U.S. Rep. Mark Walker filed legislation Tuesday to change the way the U.S. Department of Housing and Urban Development (HUD) provides mortgage insurance to nursing homes—the subject of a Center for Public Integrity investigation last fall.
Walker’s proposed Nursing Home Accountability Act seeks to link the Centers for Medicare and Medicaid Services’ (CMS) quality ratings to loan eligibility by ensuring that new federally backed loans go to facilities with a demonstrated commitment to quality care for their residents, according to Walker spokesman Kyle Hall. Walker is a North Carolina Republican.
Hall said Walker’s previous experience as a pastor had given him familiarity with area nursing homes, and a story by a local reporter using data from the Center for Public Integrity prompted the representative to take action.
“Our local Fox affiliate did the story on the one-star facility that got a HUD-backed loan we have here in our district in Greensboro,” Hall said. “That inspired him to look into this issue.”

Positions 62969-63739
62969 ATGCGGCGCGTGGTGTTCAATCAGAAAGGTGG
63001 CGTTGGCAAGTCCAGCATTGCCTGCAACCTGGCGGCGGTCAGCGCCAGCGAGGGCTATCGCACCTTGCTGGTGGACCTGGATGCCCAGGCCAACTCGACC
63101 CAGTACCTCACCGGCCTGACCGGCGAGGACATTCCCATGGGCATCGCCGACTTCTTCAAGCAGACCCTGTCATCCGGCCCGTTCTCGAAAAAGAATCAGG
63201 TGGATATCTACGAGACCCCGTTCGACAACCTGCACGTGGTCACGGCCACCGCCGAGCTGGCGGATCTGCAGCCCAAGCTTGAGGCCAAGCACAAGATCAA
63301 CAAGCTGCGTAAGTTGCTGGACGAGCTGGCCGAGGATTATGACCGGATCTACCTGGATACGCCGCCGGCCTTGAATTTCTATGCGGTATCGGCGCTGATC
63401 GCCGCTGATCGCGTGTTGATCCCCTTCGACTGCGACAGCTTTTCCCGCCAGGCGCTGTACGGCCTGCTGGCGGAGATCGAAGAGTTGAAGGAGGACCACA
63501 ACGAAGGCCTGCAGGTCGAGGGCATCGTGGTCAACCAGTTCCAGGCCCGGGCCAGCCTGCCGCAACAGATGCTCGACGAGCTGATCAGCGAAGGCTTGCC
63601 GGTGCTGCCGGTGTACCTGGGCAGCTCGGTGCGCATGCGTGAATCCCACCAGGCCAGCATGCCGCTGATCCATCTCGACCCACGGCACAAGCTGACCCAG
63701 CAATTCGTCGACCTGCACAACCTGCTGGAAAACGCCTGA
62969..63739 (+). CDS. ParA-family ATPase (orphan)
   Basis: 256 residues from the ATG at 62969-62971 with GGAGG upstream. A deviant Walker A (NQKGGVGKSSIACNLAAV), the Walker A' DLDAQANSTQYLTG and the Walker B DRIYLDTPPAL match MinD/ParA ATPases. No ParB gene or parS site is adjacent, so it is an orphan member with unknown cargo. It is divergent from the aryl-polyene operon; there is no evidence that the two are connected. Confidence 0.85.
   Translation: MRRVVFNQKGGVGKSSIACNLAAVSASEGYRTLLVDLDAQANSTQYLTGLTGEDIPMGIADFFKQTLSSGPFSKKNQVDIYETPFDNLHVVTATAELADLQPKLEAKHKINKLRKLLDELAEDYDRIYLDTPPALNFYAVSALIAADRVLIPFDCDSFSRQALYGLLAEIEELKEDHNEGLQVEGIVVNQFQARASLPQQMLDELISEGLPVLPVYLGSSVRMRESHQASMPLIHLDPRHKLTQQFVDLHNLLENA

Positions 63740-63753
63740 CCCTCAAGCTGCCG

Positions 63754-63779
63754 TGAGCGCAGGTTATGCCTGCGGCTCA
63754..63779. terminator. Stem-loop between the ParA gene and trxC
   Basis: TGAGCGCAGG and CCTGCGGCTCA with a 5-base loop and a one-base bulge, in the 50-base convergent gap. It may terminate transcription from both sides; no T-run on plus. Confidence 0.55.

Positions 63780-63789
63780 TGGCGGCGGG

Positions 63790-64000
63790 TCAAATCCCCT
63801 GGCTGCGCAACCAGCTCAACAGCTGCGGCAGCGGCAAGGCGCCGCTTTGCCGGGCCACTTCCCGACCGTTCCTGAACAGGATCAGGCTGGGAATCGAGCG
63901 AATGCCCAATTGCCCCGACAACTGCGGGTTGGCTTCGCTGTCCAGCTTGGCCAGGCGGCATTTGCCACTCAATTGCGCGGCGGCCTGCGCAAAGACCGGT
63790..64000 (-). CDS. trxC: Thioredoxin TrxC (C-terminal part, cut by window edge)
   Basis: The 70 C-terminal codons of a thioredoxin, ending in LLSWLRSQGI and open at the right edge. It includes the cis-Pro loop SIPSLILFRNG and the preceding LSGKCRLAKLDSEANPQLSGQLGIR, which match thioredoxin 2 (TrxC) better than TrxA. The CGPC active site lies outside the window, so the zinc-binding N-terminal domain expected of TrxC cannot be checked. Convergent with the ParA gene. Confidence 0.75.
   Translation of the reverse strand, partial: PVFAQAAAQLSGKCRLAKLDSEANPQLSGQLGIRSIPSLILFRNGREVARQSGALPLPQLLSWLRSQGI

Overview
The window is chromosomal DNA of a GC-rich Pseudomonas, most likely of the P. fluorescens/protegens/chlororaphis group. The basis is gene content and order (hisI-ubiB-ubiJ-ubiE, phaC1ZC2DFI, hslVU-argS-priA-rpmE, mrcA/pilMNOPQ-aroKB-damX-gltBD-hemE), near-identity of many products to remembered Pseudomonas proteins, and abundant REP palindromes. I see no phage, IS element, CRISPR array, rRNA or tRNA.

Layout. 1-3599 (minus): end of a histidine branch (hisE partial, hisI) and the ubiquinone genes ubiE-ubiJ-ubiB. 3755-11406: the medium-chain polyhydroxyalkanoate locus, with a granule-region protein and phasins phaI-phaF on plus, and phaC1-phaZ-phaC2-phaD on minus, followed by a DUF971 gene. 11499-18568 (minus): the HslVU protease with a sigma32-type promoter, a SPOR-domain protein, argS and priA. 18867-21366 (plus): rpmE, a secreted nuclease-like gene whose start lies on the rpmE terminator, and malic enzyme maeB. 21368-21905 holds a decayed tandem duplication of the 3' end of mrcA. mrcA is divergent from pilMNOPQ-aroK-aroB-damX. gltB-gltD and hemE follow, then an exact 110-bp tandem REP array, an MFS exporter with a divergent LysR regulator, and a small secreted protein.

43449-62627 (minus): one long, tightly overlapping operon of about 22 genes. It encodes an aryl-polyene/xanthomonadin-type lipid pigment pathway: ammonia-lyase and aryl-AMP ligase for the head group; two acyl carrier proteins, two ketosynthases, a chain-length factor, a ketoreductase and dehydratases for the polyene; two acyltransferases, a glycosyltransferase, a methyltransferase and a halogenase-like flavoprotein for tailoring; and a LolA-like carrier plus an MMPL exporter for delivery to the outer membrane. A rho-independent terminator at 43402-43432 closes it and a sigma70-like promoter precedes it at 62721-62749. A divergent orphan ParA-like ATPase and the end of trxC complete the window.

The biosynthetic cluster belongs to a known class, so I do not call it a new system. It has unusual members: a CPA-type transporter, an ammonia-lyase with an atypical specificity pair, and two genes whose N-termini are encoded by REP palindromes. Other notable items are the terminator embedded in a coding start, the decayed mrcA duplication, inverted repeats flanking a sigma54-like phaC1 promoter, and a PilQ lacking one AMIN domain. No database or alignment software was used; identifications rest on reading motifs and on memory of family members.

Under the proposed legislation, if a nursing home receives an overall quality rating of 2 stars or less out of a possible 5 stars for 30 consecutive months, the nursing home will be ineligible for any future mortgages guaranteed by HUD.
The quality ratings are an important part of the government’s Nursing Home Compare website that is used by consumers to evaluate prospective nursing homes for family members.
Nursing homes are inspected every 9 to 15 months, according to CMS.
Walker wanted to bar from the program nursing homes that had provided sub-standard care for two inspection cycles, Hall said. The legislation’s 30-month threshold would give facilities sufficient time to improve the quality of care.
But Clifton J. Porter, II, senior vice president of government relations for the American Health Care Association, a nursing home industry group, expressed concerns about the bill.
“Upon initial review, AHCA has concerns with this legislation that we would like to discuss with the Congressman,” Porter said in a statement. “Because skilled nursing centers use these loans for improvements that enhance patient care, we would not want to see centers that need the loans the most prohibited from receiving them.”